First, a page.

Here is a collection of press reviews about Sally’s work in front of and behind the camera to date.

The reviews have been collected from various sources – both online and IRL – from numerous countries, but predominately Australia, the UK & USA.

They cover her work as an actor on stage and screen and her work as a writer/director for film, TV and theatre.

Many of these pull quotes come from articles and full reviews that are also listed on the Press section of this website, with links to the original source.

PHOTO: Billy Smedley and Sally McLean on the set during filming of Dark Arcadia. Photo by Allena Tran.

"... actors Sarah Hallam, Sally McLean, Paul Rochford and Phoebe Anne Taylor are all seasoned professionals who are so highly trained that each of them are also actor trainers ... the performances were engaging ... McLean plays four other characters who serve to interrupt, comment on and move the action along. Her reading of the sleazy bartender called the Flamingo was hilarious and pretty much stole the show."

Dark Stories

Review of reading of a fish is not a friend by Phoebe Anne Taylor

"One of my laugh out loud moments from this episode was with the police chief (Christopher Kirby) and his female offsider (Sally McLean) watching the morning breakfast show massacre and McLean's dry delivery of "Anything for ratings." Such a huge commentary on television generally, and the perceived amped up need from networks for sex and violence on our screens to get viewers - all delivered in one line through script and deft comic performance. (Could also be seen as a bit meta and self-deprecating for the show itself). Love those moments in this series, which could be seen as total throwaway, but really say volumes about the world in general. This episode had a great script and great direction ... Also great actors in all roles - big and small."

Den Of Geek

Review of Season 4, Episode 9 of Preacher – AMC/Sony

“Even with all this going on, the words still take centre stage. Thanks to this (as well as incendiary performances from Sally McLean as Kate and Miguel Perez as Petruchio), I really felt like I got a completely new insight into their relationship, and particularly the character of Katharina. She can be portrayed as a broken woman, beaten & psychologically abused into submission, but equally she could just have quickly learned how to ‘play the game’ and found ways of making it work for her; that McLean had Petruchio kiss her on the cheek rather than give in and kiss him to me suggests that Kate has him under her power in at least a small way.”

Mind The Blog (London Theatre Bloggers)

Review of The Taming of The Shrew by The Show Must Go Online

“… a polished, beautifully made series from director/producer Sally McLean … A fine use of the platform and, more importantly, a very fine adaptation of the Bard … Shakespeare Republic is put together with grace and wit. An assortment of actors do terrific work making the (non-dumbed down) dialogue accessible, prying it open with great care and skill.” 

The Guardian

Review of Shakespeare Republic Season Two 

Sally McLean as “Val Crane”, the embittered aunt of the lead character (Tess), found tremendous light and shade in a role that could have easily been played on the one angry note. Instead of taking that obvious road, she showed her depth of talent, giving Val a compelling complexity and believability while negotiating some very tricky plot points, which a lesser actor would have found impossible to navigate with any truth. (Not to give any spoilers, but the moment I found myself forming tears – a rare occurrence for me in the theatre these days – was watching McLean in her final scene).”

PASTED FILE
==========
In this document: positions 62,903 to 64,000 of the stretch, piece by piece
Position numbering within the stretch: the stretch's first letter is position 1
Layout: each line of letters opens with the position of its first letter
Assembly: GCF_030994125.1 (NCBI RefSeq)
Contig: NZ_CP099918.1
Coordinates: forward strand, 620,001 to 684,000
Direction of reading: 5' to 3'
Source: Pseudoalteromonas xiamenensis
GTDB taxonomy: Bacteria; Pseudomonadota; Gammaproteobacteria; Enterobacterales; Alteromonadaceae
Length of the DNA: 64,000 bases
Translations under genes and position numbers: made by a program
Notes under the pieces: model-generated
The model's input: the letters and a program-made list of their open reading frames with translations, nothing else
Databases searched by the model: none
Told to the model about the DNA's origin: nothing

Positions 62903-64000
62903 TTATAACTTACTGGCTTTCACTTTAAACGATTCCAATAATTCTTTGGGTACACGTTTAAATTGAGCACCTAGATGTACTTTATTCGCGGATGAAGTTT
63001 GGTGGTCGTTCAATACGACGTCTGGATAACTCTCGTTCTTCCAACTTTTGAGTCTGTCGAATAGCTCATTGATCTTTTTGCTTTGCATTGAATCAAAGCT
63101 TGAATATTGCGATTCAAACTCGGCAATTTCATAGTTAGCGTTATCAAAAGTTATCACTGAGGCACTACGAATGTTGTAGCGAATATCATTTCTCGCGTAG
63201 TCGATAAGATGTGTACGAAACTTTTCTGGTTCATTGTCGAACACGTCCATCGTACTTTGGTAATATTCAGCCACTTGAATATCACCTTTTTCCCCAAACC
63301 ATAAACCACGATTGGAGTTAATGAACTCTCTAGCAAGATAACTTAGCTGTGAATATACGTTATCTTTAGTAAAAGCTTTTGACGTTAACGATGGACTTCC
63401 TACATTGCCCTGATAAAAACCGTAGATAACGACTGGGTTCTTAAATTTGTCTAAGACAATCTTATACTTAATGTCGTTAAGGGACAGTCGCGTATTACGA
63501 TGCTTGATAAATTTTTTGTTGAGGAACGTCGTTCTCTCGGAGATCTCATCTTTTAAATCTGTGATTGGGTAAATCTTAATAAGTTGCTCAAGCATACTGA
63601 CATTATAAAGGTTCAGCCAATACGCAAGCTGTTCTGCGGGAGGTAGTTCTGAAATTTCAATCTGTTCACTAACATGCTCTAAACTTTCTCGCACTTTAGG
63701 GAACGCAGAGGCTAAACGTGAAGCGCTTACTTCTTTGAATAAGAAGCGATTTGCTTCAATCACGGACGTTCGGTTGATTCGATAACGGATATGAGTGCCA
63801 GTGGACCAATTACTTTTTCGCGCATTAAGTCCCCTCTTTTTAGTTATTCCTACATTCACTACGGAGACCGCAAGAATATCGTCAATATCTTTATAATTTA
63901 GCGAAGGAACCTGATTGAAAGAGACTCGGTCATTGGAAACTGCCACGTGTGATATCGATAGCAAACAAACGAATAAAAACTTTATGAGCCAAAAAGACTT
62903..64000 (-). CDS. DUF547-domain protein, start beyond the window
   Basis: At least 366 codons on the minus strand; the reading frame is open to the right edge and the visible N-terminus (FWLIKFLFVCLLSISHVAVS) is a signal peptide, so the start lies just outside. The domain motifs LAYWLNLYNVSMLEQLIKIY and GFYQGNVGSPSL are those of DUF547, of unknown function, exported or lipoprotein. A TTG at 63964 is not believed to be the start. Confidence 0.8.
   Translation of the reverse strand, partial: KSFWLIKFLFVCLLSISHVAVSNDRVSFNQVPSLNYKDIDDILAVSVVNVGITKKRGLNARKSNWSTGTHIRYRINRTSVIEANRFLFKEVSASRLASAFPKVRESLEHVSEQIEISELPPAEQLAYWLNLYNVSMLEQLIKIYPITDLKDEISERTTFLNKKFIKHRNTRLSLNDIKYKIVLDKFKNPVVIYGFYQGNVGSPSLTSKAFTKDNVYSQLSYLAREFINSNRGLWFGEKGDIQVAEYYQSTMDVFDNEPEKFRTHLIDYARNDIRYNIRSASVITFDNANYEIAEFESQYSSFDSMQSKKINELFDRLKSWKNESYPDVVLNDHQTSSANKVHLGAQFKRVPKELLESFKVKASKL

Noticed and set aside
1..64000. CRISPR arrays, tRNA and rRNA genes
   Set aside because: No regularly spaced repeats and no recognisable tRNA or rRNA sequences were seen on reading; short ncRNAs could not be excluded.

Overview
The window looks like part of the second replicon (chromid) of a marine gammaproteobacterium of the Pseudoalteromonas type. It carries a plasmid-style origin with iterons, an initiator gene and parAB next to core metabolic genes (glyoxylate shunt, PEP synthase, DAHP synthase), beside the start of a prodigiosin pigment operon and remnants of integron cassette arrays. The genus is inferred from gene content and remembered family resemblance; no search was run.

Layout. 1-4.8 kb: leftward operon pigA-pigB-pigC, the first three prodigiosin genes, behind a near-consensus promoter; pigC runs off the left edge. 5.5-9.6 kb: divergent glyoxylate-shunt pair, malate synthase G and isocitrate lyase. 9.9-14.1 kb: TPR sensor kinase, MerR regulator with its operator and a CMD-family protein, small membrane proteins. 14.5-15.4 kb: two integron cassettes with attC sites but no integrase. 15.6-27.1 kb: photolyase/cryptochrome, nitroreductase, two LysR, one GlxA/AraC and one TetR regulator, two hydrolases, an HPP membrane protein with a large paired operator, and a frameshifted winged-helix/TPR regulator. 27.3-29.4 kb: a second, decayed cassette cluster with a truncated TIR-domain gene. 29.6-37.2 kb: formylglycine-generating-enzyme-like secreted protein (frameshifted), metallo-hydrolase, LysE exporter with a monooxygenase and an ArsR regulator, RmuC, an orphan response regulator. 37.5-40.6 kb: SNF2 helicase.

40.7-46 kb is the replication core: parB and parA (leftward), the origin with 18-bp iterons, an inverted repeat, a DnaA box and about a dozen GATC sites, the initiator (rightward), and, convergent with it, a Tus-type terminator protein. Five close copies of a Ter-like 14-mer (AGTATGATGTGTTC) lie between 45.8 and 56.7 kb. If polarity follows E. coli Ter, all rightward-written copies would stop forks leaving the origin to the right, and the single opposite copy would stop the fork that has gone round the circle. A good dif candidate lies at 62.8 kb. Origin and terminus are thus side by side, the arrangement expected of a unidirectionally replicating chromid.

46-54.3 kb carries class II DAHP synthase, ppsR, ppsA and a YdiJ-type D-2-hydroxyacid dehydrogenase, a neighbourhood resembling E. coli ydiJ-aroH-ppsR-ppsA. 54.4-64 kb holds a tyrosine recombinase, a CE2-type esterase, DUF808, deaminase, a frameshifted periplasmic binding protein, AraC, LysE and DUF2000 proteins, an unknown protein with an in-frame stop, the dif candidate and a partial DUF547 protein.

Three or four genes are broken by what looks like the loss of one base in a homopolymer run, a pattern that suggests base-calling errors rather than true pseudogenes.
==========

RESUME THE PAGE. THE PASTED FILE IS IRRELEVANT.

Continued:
Theatre Alive!

Review of Flame Trees performed at TheatreWorks

“The cast were all strong performers, playing their well-drawn characters with truth and believability, but the standouts were … Sally McLean (“Katherine”)who drew an achingly beautiful and entirely convincing portrait of a woman in crisis and conflict, caught between her love for and abject fear of a brutal husband.

Theatre Australia

Review of Chasing Pegasus (a play in ten chords) performed at Gasworks

“The three women barely interact; they do not look at each other; they address the audience with emotion charged eloquence. Their movements are stylised and highly expressive, complementing the text … Sally McLean as the ‘Nurse’ – which also means a kind of choric narrator as well – carries and expounds the text in a mellifluous voice with great confidence, authority and a feel for the timing of the rhetoric.  … beautiful, disciplined performances …”

Stage Whispers

Review of The Medea Project performed at Brunswick Arts Space

“Laugh-out-loud funny at times, with clever direction and brilliant performances from a strong ensemble of actors … Highlights: Sally McLean as “Dowsabel” (her commitment to character and belief in the world on stage makes her a joy to watch) … Don’t miss this show. Five out of five stars.”

Beat Magazine

Review of The Comedy of Errors performed by the Australian Shakespeare Company at the Royal Botanic Gardens

“… an excellent night’s entertainment. Laughs galore, strong comedic acting – altogether a really tight show. All the cast’s performances were delightful … the two actors that had the toughest job as far as the laugh lines department goes – Bruce Woolley as “Glen” and Sally McLean as “Marissa” – shone for me, both making what could have been the most bland of lines funny.

CitySearch Reviews

Review of Lovepuke performed at the Mechanics Institute Performing Arts Centre

"McLean's combined expertise is on full display in Shakespeare Republic, which features both a critical eye and ear to Shakespeare's text, and high production values ... The vignettes are themselves a metaphorical gauntlet thrown down to the viewer, daring them to imagine what a full production in this world might look like ... Perhaps the highest compliment I can pay any artist is that they left me wanting more, and Shakespeare Republic has done exactly that."

Borrowers And Lenders: The Journal Of Shakespeare And Appropriation, UK

Review of Shakespeare Republic Season One & Two